“May I see your ID?” That questioned would be asked of Iowa voters if a bill sponsored by Iowa Secretary of State Matt Schultz becomes law. Schultz, a Republican, spoke at Cecil’s Cafe Friday afternoon to the Pachyderm Club a Republican social group and said he intends to push a bill requiring photo identification during next year’s legislative session.
… Marshall County Auditor Dawn Williams, a Republican, attended the meeting and said in her 22 years with the auditor’s office, many of which she oversaw elections, that she’s only seen one confirmed case of voter fraud.
“There are so many different checks and balances. Is it a perfect system? No. Is there widespread fraud? No, absolutely not,” Williams said. She was uncertain if she would support Schultz’ effort, saying she wanted to see the final bill before endorsing or rejecting.
Opponents feel such a requirement would deny voting to those without identification. A 2006 study, conducted by pollster Opinion Research and sponsored by the Brennan Center for Justice at New York University School of Law, found that 11 percent of U.S. citizens did not have a government-issued photo ID. Certain groups, the study found, had a higher percentage those Age 65 and older (18 percent), voting-age African Americans (25 percent), those making less then $35,000 a year (15 percent).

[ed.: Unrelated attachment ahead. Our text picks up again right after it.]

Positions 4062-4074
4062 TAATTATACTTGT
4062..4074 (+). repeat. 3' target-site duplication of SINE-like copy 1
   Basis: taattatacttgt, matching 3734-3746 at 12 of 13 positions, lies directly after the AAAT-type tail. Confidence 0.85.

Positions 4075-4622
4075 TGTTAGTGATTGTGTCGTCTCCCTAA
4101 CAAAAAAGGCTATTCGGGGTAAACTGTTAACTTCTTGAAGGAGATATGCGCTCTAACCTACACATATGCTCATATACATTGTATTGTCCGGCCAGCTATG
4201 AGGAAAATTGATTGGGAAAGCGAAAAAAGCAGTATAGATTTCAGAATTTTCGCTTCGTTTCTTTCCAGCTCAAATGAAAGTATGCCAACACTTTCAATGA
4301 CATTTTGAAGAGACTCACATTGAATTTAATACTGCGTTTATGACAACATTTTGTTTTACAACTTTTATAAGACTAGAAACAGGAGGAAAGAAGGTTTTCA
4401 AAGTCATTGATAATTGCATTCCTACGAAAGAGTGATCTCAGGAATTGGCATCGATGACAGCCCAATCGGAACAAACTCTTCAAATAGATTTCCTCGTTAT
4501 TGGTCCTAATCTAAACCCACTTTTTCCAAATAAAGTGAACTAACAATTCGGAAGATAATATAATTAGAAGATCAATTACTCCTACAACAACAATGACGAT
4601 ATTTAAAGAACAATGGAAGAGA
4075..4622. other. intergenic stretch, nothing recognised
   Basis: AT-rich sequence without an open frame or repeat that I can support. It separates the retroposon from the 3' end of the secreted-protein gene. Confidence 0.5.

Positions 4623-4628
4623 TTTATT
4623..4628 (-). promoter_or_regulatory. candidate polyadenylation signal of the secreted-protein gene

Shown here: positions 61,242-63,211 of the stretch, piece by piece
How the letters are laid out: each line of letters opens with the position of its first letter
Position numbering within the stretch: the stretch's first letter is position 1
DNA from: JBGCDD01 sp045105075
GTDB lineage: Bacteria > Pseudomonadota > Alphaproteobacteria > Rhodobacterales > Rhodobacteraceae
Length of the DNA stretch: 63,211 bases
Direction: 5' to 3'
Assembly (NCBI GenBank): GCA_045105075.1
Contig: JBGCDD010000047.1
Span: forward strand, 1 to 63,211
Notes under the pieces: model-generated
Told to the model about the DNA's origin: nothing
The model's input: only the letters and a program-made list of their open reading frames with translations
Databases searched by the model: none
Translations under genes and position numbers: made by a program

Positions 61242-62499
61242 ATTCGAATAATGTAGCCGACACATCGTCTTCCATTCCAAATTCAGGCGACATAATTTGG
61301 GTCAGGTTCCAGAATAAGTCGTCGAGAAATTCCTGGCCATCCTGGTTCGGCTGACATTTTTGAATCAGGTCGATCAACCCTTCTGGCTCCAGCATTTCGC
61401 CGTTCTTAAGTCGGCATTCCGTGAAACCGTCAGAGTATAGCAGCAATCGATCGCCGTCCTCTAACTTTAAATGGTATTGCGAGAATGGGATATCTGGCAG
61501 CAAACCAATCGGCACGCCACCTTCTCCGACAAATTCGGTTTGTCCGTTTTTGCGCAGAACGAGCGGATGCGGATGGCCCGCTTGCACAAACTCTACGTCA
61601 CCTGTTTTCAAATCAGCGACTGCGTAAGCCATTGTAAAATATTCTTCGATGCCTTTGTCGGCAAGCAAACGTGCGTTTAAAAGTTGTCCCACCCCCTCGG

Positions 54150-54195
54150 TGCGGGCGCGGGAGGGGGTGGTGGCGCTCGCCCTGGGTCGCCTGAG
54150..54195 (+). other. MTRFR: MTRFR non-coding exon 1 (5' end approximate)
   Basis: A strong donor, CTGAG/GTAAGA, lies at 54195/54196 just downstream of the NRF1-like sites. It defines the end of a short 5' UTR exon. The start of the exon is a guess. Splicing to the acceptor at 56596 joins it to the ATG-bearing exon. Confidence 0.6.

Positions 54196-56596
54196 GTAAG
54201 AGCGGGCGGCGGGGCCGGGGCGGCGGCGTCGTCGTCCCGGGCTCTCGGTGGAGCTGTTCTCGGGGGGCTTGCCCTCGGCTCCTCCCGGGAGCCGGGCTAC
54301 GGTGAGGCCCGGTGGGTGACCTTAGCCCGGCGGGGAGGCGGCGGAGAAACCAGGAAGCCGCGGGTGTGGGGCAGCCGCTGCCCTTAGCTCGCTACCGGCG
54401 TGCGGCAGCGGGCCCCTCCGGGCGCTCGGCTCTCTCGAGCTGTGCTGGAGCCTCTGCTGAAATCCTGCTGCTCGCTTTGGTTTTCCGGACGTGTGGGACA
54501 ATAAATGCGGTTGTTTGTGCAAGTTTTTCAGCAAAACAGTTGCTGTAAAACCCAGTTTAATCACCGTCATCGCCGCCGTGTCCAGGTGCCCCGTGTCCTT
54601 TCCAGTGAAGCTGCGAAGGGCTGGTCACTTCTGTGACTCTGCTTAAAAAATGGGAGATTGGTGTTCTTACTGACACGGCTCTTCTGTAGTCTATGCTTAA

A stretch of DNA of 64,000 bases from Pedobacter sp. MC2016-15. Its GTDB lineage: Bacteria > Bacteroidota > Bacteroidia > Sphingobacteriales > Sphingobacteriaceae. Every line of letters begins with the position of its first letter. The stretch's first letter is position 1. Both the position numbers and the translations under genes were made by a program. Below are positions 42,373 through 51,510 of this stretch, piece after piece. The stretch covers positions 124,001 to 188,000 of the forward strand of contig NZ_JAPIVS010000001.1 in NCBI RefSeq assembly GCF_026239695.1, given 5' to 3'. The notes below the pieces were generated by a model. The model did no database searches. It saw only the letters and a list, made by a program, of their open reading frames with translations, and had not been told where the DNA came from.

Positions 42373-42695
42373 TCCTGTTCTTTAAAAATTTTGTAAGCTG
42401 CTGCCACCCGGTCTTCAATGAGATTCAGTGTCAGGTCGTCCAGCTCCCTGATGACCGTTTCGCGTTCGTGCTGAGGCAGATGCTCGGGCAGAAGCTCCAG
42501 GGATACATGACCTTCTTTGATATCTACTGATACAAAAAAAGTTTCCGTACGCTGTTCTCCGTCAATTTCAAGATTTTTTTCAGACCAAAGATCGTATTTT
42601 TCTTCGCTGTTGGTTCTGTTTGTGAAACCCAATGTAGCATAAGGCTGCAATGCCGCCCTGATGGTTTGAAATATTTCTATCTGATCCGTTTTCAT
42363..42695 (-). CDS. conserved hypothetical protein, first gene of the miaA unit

It also reported that 18 percent of 18-to-24-year-olds have a photo ID with incorrect information such as their address seven percent of citizens lack proof of citizenship and 34 percent of voting-age women do not have access to any official document that reflects their married name.
“We don’t have those kinds of numbers in Iowa,” Schultz said.
The bill would provide a free ID for voting purposes, and would grant the ability of one voter with ID to vouch for one other person without proof. Schultz said inclusion of those provisions would make the bill “bulletproof” to potential court challenges.
The League of Women Voters, the American Civil Liberties Union and the NAACP have come out against voter identification bills, but polls indicate many voters support ID efforts.